How Not To Foreclose On A Pet

Last week at my local dog park a sweet little Chihuahua was found in the bath rooms.  She was sitting on the counter, where she must have been placed, patiently waiting for the owner who did not return. This little girl had obviously been well cared for and, presumably at one time, loved.

What would prompt someone to do such a seemingly callous thing to a pet who surely doesn’t deserve it?

These days, all too often the problem is that the owners lose their homes and are unable, or unwilling, to include the family pet in their future plans. “Moving” is perhaps the most commonly-used excuse for pet abandonment. Sadly, there will always be heartless folk who leave their critters behind for no good reason. The Chihuahua was lucky, one of the park workers immediately offered to give her a home. (The alternative was a date with the dog catcher). So for those of you who care enough, here are a few things you can do to be prepared for the worst.

Plan ahead. If you know you are in danger of losing your home then start looking for an alternative immediately. You may still be able to buy a home by finding an owner willing to finance you. Ironically, because of the serious market conditions, there are more landlords right now who are willing to rent with pets. And the high pet deposits that landlords used to ask can now often be negotiated. Just don’t wait ’til the last minute; start now to check the classifieds or contact a real estate agent and tell them your exact needs and situation. You can also go to to search for pet-friendly rentals.

Be responsible. Landlords are more likely to be willing to rent to you if they feel assured that you are a responsible pet owner. So create a review of your pet’s health and welfare. Include a summary of vaccinations, proof of sterilization and licensing (if required), certificates of achievement for training, personal recommendations of your pet’s good behavior from friends, veterinarians, trainers, etc. You should also be willing to sign a pet policy agreement and then make sure that you keep your four-pawed (or feathered or reptilian) family member under control at all times.

“Sell your pet”. If a landlord is still hesitant, why not offer to bring your pet to meet him at the home? The idea being, of course, that when the landlord meets Fluffy or Snake or whoever, he won’t be able to resist the little darling. (Obviously, this plan is based upon the premise that you indeed are a responsible pet owner and that Fluffy really is a little darling). Point out that a barking dog could be an asset to keeping the home secure. Try and think of other reasons why your pet would be a plus in the neighborhood.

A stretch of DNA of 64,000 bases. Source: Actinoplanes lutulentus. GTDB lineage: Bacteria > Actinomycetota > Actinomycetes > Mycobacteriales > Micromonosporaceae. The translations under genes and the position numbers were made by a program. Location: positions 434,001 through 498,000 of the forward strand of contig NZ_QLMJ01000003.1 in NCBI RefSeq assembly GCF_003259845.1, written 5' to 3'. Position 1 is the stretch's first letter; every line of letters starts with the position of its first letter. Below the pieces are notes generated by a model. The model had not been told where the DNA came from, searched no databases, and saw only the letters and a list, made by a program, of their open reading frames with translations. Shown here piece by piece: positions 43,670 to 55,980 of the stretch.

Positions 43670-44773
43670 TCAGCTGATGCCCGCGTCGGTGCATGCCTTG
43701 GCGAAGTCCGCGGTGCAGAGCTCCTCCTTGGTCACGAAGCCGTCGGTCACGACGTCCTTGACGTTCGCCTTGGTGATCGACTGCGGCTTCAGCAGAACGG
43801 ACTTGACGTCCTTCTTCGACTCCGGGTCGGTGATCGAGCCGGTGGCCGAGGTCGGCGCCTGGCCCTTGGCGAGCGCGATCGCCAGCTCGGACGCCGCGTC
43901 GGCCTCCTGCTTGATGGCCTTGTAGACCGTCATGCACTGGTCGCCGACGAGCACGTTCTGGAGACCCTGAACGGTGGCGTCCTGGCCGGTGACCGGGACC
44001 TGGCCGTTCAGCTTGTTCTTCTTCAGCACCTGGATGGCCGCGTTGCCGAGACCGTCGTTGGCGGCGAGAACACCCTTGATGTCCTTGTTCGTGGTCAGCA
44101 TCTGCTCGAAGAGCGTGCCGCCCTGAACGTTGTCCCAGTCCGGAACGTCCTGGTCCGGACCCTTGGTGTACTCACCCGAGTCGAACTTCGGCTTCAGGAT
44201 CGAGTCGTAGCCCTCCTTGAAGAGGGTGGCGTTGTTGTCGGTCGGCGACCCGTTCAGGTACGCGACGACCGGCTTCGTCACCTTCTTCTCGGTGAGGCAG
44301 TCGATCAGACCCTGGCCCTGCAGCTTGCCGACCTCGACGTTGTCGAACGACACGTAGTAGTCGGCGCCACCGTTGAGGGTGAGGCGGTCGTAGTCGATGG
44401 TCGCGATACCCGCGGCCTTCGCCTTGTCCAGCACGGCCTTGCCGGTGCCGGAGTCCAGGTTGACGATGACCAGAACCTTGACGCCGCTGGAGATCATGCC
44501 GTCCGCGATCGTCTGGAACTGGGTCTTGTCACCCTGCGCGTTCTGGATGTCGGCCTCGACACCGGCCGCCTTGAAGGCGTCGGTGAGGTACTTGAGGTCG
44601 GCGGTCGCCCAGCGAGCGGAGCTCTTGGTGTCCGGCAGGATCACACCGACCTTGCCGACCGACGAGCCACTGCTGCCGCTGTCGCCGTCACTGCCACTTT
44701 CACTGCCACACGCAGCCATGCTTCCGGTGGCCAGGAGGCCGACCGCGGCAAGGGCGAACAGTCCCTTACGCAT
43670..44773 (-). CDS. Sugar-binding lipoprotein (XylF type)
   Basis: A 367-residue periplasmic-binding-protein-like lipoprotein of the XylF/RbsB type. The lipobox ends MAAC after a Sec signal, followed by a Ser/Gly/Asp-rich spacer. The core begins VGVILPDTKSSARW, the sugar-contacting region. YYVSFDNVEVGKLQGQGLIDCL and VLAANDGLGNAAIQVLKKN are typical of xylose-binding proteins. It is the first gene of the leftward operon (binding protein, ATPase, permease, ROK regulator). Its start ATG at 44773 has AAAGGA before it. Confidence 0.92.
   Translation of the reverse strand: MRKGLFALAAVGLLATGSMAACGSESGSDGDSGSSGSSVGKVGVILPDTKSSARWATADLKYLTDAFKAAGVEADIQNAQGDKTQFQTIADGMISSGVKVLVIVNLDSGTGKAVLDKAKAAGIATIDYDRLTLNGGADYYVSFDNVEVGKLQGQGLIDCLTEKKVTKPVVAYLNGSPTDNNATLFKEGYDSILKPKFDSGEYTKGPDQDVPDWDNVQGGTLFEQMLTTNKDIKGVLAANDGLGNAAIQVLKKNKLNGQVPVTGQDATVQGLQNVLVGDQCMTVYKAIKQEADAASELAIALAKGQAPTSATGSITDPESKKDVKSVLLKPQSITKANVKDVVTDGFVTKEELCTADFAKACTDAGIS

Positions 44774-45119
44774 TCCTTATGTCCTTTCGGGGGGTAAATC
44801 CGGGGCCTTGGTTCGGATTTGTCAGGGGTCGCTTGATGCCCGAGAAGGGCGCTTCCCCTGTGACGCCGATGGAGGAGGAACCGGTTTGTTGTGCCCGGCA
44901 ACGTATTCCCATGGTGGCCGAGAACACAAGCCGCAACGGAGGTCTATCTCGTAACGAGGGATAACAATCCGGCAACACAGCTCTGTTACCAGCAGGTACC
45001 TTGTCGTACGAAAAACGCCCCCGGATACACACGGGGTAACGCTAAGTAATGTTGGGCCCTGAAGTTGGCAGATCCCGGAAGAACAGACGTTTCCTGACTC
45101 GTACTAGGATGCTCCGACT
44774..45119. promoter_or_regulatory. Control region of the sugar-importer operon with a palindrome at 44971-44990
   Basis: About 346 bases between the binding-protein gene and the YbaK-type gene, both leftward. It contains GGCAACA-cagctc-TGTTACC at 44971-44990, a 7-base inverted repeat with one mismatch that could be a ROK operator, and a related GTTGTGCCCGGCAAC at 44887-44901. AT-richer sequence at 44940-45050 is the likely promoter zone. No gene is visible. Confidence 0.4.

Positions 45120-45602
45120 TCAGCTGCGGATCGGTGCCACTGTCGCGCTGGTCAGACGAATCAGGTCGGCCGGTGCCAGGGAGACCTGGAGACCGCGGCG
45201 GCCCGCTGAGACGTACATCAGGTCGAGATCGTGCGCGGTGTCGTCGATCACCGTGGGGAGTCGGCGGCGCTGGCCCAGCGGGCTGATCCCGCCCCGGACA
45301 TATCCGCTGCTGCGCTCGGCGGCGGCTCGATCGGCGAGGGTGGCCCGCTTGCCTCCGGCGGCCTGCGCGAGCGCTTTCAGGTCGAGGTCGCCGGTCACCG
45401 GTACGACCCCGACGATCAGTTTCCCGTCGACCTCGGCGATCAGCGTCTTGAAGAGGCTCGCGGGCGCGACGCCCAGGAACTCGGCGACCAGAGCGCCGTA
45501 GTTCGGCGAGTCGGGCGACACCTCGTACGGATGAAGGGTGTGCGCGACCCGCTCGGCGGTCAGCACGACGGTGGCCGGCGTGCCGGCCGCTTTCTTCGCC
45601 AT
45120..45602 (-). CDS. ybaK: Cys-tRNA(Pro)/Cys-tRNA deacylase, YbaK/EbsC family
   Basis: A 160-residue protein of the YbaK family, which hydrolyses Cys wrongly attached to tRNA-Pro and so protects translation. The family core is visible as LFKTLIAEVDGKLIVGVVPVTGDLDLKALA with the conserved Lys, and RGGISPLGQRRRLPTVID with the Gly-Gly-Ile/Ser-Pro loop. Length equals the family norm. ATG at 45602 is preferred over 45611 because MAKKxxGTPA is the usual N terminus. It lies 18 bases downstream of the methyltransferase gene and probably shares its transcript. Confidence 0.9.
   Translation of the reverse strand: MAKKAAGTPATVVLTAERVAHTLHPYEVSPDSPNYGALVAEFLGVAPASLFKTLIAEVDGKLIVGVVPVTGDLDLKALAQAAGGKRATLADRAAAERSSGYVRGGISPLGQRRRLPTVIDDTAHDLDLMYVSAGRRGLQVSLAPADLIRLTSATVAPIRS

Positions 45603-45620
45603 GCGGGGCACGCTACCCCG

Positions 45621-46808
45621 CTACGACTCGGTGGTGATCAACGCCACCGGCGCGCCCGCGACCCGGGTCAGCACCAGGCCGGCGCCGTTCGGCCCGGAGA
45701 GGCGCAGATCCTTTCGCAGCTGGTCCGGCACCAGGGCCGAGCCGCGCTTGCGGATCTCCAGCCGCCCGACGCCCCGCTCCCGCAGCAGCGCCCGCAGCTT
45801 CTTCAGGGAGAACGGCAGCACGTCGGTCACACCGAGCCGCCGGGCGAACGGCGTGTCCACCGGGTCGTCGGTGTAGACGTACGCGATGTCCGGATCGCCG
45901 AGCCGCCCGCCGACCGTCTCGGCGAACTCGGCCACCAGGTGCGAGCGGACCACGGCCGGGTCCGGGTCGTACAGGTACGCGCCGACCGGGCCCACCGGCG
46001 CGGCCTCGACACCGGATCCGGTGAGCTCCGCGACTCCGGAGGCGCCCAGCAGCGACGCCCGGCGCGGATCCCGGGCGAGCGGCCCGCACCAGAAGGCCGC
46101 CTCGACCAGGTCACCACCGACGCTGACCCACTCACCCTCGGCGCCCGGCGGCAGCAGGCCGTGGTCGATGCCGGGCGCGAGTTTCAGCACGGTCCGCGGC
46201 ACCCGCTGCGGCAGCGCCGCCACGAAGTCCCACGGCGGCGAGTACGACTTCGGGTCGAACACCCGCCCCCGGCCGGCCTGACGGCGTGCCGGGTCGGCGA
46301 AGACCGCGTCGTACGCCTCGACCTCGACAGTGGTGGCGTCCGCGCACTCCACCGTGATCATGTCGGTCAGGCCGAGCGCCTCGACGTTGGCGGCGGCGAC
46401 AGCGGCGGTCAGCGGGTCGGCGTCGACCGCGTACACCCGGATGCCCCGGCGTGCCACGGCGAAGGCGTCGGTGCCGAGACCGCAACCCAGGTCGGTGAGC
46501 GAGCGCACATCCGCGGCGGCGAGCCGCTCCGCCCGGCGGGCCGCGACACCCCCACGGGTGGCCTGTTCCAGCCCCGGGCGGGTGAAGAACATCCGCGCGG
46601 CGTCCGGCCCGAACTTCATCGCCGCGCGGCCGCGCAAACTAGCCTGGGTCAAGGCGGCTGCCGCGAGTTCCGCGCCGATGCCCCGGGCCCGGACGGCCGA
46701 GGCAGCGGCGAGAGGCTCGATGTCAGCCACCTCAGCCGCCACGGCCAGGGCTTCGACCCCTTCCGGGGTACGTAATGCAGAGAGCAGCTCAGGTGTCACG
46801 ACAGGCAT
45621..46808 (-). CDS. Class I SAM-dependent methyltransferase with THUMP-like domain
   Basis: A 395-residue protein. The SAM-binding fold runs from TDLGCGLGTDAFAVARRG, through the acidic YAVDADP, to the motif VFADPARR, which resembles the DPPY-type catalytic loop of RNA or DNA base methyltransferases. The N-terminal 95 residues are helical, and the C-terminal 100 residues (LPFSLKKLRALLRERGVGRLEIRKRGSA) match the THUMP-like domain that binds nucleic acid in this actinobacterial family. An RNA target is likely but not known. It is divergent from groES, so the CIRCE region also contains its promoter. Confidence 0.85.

Get it in writing. Assuming you now have a new rental home, be sure you have a written authorization to keep your pet on the property from the landlord, home owners’ association and any other interested parities.

Make contacts. Get in touch with shelters, breeders, veterinarians and any other organizations who may be able to give advice, or even assistance, in relocating with your pet.

Contact family and friends. Ask everyone within your circle of family and friends if they would be willing to “foster” Fido  ’til you can get back on your feet. If they can’t help, perhaps they know someone who can.  I actually have agreements with friends that if they find themselves in the position of losing their homes, they and their critters can move in with me. Conversely, if I were to find myself homeless, me and my 9 dogs and cat can move in with my friends. Don’t think I don’t know how lucky I am to have such wonderful people in my life!

Find temporary placement for your pet. Don’t be shy about asking shelters or boarding kennels if they can take in your pet on a temporary basis for a low fee. A woman I know was able to negotiate an inexpensive deal with the doggy camp she had used on an occasional basis to house her two dogs for an extended period of time while she was dealing with a housing crisis. You might also advertise for a temporary home and offer a  small fee to care for Fluffy and Snake until you are able to take them back.

Find a permanent home. If the worst does happen and you have to re-home your pet permanently, start by asking all your contacts. Place advertisements in local papers and on local web sites. Make up flyers and post them at vets’ offices and any other places that will allow them. Be very, very careful to screen potential “parents” and never advertise your pet as “Free”. Remember, there are lots of uncaring and unscrupulous people out there, which is another reason why we have so many abandoned and abused animals in need.